Paul H. Jacobson, Luthier

Custom Hand-crafted Guitars

Fret Sizes & Metals

Classical guitars, because of their nylon strings, have some unique requirements for frets.  The same frets that will work perfectly well for, say, steel string acoustics will not do well on a classical guitar.  The primary reason for this is the elasticity of nylon.  With frets of a given height, it's much easier to press a classical guitar string farther toward the fingerboard than it is for a steel string.  If fret crowns are too low, the finger fretting the string may reach the fingerboard surface and be stopped from pressing further before enough string-to-fret-crown pressure has been applied to prevent buzzing.  In short, classical guitar frets need to be somewhat higher than steel string frets.

A recent development in fretwire is stainless steel.  Stainless fretwire is ca 50% harder than nickel-silver and will probably last as long as the life of a classical guitar, which wears out frets much more slowly than a steel string guitar.   Stainless frets entail an added-cost charge because the fretwire is very stiff and hard: this requires custom bending of each individual fret to precisely fit the shape of the fingerboard to make sure they do not come loose later; the fretwire itself also wears out cutting and shaping tools much faster than nickel-silver.

Should you get nickel-silver or stainless frets?  I'd say if your guitar is a steel string, go stainless.  With a classical guitar, the argument is much less compelling.  My experience has been that nickel-silver frets on a classical guitar typically need fret re-dressing every 5-7 years for players who use their instruments for an hour or more daily.  One re-dressing is likely all that the such frets will endure; a second re-dressing may make some of the crowns so low that  the guitar's playability will be affected.  By the time the guitar has gone through one fret re-dressing and then later needs refretting, it's likely the fingerboard configuration will benefit from some tweaking anyway.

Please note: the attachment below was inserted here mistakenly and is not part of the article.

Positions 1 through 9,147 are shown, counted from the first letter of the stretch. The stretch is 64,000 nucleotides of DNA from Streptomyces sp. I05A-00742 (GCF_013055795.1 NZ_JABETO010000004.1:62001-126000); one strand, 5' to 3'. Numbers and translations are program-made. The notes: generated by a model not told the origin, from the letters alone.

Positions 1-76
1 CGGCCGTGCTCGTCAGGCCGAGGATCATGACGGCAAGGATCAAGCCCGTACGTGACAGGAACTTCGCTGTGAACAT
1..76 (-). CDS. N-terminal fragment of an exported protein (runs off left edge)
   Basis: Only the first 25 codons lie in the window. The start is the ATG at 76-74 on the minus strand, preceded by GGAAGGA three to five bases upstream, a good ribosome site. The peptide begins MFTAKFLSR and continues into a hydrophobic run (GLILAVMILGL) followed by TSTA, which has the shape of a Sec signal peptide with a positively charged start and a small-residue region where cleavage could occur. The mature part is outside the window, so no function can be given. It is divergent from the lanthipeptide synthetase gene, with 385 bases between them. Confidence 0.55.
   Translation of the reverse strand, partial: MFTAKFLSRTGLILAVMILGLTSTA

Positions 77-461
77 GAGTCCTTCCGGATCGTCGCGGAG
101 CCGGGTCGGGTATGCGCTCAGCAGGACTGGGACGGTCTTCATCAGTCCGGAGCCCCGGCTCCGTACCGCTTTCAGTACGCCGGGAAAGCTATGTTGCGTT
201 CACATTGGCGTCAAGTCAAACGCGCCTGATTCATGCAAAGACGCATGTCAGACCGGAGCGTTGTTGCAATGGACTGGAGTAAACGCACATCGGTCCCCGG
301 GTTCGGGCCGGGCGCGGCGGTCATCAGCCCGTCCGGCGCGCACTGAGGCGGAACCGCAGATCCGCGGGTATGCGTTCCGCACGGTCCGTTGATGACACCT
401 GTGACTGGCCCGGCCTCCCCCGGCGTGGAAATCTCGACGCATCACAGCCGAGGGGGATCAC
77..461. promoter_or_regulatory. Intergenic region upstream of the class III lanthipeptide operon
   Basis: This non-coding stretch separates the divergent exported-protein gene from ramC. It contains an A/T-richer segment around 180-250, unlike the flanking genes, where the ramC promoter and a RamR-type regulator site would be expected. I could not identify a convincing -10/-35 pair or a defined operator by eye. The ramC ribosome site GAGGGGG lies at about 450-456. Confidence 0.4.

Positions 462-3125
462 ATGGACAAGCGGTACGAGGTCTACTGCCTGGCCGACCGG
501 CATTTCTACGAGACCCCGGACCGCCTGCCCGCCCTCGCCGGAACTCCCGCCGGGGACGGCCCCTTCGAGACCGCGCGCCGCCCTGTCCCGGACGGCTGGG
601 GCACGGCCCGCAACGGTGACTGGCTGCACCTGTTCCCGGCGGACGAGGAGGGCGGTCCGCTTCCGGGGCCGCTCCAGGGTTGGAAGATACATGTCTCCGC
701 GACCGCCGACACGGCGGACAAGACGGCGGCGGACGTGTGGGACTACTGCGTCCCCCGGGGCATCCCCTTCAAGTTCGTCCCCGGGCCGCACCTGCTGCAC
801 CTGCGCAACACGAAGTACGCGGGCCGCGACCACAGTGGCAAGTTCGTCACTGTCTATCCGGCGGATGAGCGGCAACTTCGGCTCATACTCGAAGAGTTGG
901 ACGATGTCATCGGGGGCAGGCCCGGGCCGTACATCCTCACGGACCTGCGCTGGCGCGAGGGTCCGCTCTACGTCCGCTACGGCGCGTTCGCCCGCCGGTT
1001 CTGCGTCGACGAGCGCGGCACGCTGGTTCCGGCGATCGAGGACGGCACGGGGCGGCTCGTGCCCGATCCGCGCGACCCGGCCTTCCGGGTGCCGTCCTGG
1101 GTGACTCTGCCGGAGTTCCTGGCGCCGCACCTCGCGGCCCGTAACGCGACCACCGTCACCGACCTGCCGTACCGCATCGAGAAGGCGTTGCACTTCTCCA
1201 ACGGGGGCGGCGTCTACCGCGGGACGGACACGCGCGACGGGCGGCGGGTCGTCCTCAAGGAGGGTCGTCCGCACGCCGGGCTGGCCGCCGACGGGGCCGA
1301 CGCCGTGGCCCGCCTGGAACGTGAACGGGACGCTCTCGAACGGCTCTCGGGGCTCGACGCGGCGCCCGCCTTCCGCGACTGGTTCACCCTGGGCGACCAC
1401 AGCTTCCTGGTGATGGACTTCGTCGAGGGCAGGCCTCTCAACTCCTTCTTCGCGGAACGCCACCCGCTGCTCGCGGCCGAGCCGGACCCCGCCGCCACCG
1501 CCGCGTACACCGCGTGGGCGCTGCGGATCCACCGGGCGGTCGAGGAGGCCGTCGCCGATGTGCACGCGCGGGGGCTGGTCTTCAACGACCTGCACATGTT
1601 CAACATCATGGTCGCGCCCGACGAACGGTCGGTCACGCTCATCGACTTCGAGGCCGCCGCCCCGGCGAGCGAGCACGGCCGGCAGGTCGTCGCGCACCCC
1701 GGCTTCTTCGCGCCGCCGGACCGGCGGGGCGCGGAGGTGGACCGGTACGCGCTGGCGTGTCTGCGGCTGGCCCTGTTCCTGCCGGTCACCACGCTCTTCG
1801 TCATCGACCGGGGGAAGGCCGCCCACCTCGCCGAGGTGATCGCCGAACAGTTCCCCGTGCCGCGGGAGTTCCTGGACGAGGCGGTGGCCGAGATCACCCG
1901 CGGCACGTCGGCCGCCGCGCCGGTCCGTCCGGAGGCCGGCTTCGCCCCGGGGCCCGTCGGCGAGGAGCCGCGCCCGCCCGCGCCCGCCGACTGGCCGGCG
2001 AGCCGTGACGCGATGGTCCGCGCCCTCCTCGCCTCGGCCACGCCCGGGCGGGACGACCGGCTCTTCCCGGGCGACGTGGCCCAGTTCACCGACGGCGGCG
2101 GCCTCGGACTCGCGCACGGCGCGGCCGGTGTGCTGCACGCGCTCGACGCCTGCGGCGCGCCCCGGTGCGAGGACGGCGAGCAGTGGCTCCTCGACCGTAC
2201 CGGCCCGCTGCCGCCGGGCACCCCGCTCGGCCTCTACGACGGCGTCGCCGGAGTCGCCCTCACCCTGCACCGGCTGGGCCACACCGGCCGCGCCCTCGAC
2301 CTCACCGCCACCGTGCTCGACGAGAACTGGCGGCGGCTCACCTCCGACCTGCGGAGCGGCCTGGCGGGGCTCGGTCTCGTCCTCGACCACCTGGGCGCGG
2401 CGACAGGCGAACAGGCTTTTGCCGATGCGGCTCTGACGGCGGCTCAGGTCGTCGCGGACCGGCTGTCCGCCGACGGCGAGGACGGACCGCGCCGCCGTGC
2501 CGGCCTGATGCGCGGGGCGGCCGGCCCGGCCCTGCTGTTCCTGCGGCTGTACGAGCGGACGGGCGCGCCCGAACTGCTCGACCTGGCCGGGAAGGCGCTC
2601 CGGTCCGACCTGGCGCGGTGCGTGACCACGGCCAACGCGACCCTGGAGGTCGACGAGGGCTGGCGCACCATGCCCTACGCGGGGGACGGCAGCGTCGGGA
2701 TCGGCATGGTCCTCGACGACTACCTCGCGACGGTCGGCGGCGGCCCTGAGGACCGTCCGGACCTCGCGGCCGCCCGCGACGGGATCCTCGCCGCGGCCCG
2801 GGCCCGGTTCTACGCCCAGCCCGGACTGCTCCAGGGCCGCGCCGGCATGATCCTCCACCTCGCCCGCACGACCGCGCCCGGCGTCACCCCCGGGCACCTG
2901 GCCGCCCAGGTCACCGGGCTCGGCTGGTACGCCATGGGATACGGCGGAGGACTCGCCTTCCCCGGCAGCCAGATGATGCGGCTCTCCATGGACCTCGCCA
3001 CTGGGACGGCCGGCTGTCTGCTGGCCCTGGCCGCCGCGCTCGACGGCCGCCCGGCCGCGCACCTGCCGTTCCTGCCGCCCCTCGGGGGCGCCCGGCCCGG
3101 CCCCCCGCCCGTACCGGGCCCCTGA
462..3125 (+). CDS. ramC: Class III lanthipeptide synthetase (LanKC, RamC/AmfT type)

I offer several different fret options on my guitars

  • Low: Crown 043"H x .080W.  Available in stainless steel only.
  • Medium: Crown .050"H x .080"W.  Available in nickel-silver only.
  • High: Crown .055"H x .090"W.  Available in nickel-silver or stainless steel.

Low frets are best for steel string guitars, and only in stainless steel.  I use these frets only for refretting steel string guitars; I do not offer them on my classical guitars because they are too low, viz. for frets 5-12.

Medium frets offer a very good playing feel for most classical guitarists.  These frets can be re-dressed one time to remove worn places and still retain enough height for a classical guitar.  You can expect at least a decade of use from these frets before refretting is needed.

High frets are sometimes preferred by guitarists who concertize professionally and/or whose playing style gets very vigorous.  The additional fret height allows the fretting finger to push harder on the string before reaching the fingerboard surface.  On the other hand, some guitarists accustomed to normal frets may find the Highest frets somewhat awkward.  I would recommend that you try a guitar with such frets before specifying them.